I forget, sometimes, just how dependent on internet connection we can be. This past week on the road, I learned a valuable lesson on the importance of connection, though perhaps not the kind that you might think.
It was a Friday afternoon when I watched Mary and Jerry’s car drive off down the road. We were house-sitting their home for the week. I sat on the couch with Wally, their sweet nine-year-old King Charles Cavalier spaniel. His breathing was shallow and anxious as he slowly realized that his parents had just left him with a stranger.
After comforting Wally, I headed over to the kitchen table to do some writing. As I turned on my laptop, I realized that I had forgotten to ask Mary for the WiFi password. I needed internet connection to do my work for the week.
No problem, I thought to myself, I’ll just use my phone as a hotspot.
It was sufficient for the moment, but I knew that I couldn’t rely on my phone for internet connection the whole week, unless I wanted to pay extra for data on my next phone bill.
Before our trip, we had bought a TEP Wireless personal WiFi hotspot, to give us internet connection on the road. I decided this week would be the perfect week to give the TEP a try.
A couple of days later, I switched on the TEP to test out the internet connection. It worked for a few hours during the day, and then in the evening it got stuck. The spinning wheel just kept spinning, and the websites wouldn’t load. No matter how many times I restarted the TEP, or disconnected and reconnected to the TEP, I just wasn’t getting any internet connection.
I was getting frustrated. I needed internet connection to post on the blog, check my bank accounts, and interview people via Skype for an article that I was writing. And come Monday, my husband would need internet connection to do his work during the week.
Stop being so melodramatic, Astrid, I told myself, this is part of your reality now, deal with it.
We’ve been spoiled with fast internet connection for the last seven years. We’ll undoubtedly come across many more moments like this during our travels. I needed to retrain myself to be fine with slow internet connection, as a great deal of the world is not as technologically privileged as the United States.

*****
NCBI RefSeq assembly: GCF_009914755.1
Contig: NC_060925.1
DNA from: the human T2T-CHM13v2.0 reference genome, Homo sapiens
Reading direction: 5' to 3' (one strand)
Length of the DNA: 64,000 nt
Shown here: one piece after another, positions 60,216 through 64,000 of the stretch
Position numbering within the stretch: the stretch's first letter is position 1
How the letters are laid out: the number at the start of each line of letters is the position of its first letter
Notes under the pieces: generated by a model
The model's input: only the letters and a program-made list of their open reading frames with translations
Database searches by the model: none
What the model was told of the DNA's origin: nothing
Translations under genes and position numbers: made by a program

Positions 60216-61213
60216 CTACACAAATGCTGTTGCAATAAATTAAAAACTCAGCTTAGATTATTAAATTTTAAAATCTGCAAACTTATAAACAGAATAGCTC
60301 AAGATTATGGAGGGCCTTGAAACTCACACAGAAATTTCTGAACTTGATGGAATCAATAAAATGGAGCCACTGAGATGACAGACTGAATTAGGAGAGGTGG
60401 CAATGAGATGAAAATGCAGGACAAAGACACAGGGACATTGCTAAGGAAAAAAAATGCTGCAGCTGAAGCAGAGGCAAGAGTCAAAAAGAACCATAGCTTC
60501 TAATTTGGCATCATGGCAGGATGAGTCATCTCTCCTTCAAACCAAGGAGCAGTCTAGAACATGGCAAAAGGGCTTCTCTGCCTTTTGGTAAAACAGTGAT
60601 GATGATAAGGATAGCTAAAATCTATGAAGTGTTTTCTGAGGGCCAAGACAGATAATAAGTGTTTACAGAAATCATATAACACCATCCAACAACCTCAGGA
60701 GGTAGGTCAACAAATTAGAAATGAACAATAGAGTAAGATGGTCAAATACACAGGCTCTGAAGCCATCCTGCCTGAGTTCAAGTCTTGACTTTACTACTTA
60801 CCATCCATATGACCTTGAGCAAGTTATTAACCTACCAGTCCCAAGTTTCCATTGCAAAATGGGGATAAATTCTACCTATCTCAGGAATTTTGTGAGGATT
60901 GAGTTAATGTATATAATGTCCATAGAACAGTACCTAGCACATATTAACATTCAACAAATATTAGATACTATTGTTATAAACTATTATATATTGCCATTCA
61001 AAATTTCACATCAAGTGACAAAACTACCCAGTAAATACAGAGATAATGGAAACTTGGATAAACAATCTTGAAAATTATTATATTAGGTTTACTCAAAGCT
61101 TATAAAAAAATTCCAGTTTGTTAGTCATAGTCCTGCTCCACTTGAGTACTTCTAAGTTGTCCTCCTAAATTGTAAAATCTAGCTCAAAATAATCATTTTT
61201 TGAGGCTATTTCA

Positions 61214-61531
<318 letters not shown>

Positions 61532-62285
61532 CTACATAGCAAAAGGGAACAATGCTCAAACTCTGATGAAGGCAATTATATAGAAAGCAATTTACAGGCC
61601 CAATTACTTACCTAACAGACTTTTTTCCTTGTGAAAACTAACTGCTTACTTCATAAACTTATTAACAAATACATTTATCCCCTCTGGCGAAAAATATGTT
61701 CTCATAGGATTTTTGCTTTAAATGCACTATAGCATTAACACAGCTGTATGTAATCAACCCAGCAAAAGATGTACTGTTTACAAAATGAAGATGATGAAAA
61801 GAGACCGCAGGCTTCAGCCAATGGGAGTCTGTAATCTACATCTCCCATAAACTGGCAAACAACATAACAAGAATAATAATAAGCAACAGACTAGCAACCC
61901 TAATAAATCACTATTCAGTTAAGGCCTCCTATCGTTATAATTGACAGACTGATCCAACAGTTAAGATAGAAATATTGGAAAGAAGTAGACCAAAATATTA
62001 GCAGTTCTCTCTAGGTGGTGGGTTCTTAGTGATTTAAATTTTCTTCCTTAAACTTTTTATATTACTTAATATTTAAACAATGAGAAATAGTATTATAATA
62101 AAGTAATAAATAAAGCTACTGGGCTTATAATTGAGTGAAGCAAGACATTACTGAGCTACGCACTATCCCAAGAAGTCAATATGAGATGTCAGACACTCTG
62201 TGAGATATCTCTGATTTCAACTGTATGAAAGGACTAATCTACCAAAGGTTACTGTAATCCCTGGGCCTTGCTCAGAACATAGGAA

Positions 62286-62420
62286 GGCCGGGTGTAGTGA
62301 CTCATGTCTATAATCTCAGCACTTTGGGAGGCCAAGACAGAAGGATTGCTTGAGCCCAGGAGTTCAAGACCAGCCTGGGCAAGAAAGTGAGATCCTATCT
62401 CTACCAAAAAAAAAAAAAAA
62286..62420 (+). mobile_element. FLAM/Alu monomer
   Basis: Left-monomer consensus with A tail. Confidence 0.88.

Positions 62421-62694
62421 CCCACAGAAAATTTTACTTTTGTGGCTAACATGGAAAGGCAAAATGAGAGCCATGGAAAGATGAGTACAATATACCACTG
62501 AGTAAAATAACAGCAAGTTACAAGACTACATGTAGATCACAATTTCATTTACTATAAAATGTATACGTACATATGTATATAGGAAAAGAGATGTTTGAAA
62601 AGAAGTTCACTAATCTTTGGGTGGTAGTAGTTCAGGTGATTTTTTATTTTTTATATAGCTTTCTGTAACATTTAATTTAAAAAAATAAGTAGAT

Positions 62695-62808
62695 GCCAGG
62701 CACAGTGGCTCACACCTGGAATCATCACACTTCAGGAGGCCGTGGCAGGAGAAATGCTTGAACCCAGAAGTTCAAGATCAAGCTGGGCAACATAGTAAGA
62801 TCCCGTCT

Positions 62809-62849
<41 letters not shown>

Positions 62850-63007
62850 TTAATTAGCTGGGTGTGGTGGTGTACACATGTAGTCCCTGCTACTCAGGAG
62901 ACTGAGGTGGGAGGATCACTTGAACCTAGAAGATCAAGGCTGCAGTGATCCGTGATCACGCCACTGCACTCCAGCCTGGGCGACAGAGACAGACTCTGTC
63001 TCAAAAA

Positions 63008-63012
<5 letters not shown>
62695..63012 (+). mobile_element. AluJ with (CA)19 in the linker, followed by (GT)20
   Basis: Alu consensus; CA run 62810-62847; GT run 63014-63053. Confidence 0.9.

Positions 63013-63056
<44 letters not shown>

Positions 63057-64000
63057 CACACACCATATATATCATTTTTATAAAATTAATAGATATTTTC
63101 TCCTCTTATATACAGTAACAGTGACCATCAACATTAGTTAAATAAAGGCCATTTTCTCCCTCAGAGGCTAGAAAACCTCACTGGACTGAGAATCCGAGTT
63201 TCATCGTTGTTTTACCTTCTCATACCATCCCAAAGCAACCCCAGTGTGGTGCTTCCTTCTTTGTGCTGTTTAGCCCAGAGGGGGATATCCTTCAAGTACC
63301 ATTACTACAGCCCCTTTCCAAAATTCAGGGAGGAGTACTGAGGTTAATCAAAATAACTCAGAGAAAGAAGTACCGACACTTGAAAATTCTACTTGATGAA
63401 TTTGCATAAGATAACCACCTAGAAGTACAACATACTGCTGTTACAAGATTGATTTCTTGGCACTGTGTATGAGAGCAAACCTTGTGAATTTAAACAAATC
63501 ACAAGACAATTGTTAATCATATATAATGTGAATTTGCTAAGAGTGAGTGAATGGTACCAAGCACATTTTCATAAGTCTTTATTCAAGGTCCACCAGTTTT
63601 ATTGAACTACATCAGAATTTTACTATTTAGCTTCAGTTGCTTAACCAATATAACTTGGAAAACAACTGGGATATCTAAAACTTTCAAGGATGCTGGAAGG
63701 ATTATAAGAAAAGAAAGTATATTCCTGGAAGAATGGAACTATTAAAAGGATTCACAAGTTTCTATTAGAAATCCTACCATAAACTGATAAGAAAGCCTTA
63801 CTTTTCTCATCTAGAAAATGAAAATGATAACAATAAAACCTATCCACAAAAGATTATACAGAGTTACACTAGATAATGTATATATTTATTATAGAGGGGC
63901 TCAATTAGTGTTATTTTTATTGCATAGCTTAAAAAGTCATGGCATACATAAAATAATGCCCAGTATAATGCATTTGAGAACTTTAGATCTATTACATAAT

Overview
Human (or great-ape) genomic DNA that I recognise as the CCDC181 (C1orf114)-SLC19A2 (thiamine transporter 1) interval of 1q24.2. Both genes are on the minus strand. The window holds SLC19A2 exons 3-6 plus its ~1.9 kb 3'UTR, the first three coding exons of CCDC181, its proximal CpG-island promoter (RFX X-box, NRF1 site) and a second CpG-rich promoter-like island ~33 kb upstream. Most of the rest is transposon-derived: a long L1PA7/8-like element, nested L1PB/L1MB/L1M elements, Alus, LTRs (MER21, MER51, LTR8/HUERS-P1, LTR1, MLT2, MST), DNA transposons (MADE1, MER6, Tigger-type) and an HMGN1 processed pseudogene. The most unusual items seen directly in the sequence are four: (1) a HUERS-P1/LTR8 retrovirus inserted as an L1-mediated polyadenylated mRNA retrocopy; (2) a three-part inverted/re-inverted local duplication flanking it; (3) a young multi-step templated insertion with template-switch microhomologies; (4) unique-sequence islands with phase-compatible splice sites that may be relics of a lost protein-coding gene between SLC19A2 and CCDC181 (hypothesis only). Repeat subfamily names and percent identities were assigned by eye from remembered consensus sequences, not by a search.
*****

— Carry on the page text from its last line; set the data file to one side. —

But not matter how much I tried to reassure myself, or put things in perspective, I just couldn’t let go of my frustrations and anger at my lack of internet connection.
Then on Tuesday, Mary called to check in. After a few minutes of chatting, I remembered to ask her for the WiFi password.
“Oh you poor thing,” she said after giving me the password, “have you been going this whole time without internet?”
“It’s okay,” I told her, “I was able to make do.”
I was too embarrassed to reveal to her my dependency on fast internet.
The rest of the week was productive, as I got caught up with work, expense tracking, and travel planning. But the whole fixation on having fast internet connection made me realize how much I was overlooking what was more important: connecting with my family.
This past week, I got to spend time with my husband and hang out with him. I started homeschooling my kids and got to really see how they learn and interact with others. This trip will bring many moments of connection like these, and I am thankful that we have this opportunity.
After our house-sitting gig was done, we headed to Seaquest State Park for a weekend of camping with my younger sister and her husband. It was one of the Washington State Parks that we had yet to explore.
Funny enough, there was no service on our phones at the state park, and I had to make do with no internet connection the whole weekend. But I had learned my lesson.
No matter where we go during our travels, having fast internet connection will be important for us to do our work and stay connected with those back home. But I mustn’t lose sight of what is actually important during this trip, the connection we make with each other as a family.
Are you as dependent on fast internet connection as I am? How do you deal with slow internet connection on your travels?
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